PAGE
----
By Mike Busch

For many people, including me, the annual return of these beautiful and fascinating birds is a more important sign of Spring than the calendar.

Last Monday, Long Island Wildlife member Pamela Bracken Morrison checked in with the first Osprey sighting of the year with the photo below taken in Southampton.

Pamela Bracken Morrison 3-13-17

A few more reports and photos have appeared since but rest assured as you read this, hundreds if not thousands of Osprey have left or about to leave their wintering grounds in South America to return to Long Island or migrate through to New England.

Here a few factoids about their migration:

-Ospreys may migrate 160,000 miles over their 15-20 year lifetime.

-Ospreys mate for life but travel back and forth to  the wintering grounds alone and on different schedules and don’t spend the winters together.  They just meet up at the same nest in the Spring.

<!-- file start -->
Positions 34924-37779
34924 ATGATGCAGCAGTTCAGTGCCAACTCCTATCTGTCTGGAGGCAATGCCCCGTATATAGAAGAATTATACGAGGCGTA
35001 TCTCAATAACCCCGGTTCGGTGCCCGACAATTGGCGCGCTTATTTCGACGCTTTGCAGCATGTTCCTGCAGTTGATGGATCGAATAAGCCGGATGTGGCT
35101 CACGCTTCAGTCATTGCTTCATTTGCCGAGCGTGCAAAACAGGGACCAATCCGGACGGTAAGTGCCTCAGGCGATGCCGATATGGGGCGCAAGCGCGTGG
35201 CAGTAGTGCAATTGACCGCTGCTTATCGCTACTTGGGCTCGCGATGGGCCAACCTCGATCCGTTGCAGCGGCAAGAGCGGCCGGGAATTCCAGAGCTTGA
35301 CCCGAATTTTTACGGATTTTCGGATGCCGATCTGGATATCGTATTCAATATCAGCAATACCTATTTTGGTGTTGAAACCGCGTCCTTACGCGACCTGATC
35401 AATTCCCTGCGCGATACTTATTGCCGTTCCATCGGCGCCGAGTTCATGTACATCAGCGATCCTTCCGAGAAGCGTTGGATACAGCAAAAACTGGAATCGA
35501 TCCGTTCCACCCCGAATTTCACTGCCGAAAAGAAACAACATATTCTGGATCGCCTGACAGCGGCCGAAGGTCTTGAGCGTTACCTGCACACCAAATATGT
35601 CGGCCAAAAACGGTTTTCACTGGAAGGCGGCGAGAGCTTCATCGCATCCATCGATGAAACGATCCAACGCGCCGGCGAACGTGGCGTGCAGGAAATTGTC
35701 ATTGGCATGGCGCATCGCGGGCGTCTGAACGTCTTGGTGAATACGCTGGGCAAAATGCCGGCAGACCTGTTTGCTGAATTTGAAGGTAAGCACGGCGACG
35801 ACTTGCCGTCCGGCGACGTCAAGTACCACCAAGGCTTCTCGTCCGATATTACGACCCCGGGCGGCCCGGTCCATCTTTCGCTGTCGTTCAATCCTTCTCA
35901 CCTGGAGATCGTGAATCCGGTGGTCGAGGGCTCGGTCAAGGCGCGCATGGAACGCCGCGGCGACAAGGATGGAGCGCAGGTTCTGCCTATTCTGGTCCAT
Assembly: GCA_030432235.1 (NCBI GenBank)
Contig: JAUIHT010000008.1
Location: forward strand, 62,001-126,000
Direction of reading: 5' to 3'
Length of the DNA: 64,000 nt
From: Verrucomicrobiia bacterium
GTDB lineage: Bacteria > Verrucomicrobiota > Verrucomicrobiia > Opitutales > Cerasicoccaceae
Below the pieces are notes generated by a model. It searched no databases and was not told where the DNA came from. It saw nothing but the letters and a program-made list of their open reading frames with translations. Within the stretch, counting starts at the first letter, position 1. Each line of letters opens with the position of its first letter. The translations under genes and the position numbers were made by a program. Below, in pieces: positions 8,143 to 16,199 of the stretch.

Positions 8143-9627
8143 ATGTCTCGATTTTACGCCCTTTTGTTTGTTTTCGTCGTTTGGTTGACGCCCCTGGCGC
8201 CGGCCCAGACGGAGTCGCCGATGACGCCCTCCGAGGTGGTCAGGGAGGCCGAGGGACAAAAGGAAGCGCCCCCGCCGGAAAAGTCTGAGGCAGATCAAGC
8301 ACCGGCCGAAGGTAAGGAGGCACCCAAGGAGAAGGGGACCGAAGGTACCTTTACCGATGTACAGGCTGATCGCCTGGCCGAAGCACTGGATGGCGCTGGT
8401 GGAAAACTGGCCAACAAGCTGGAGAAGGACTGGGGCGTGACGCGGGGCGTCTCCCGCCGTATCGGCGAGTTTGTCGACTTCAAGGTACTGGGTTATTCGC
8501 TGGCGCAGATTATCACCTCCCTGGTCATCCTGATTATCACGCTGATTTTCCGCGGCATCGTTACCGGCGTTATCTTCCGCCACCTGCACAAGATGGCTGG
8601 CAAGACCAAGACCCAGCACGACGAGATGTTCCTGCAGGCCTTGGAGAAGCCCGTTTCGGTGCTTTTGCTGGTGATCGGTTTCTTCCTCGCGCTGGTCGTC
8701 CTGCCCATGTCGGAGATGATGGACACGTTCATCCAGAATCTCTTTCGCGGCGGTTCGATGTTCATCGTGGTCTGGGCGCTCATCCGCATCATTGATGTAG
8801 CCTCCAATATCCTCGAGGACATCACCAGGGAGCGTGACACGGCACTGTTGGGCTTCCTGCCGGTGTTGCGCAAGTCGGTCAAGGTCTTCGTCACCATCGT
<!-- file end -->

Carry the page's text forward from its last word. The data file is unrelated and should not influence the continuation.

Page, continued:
-They typically take between 20 or 30 days to travel the roughly 3000 miles between here and South America.

-They often follow the same route exactly and often stop to rest in the same locations.

-Young Osprey leave on their own and find their own way down to the wintering grounds and wait until the following year to come back North.

-The young will return to the same general area of their birth ( within 100 miles or so) but chances are they never see their parents again.

As we wait for the rest of the local nests to fill up I asked members of Long Island Wildlife to post some of their favorite images from years past to set the benchmark for this years photos.  As I watch members improve their skills and equipment I am expecting more amazing shots over the next several weeks as the skies fill up with these hungry predators.

Take a few minutes and scroll through all 5 pages of specatucular images of Long Island Osprey!

 

Kerry Lukowski

Grace Scalzo

John Martello

Paul Peluso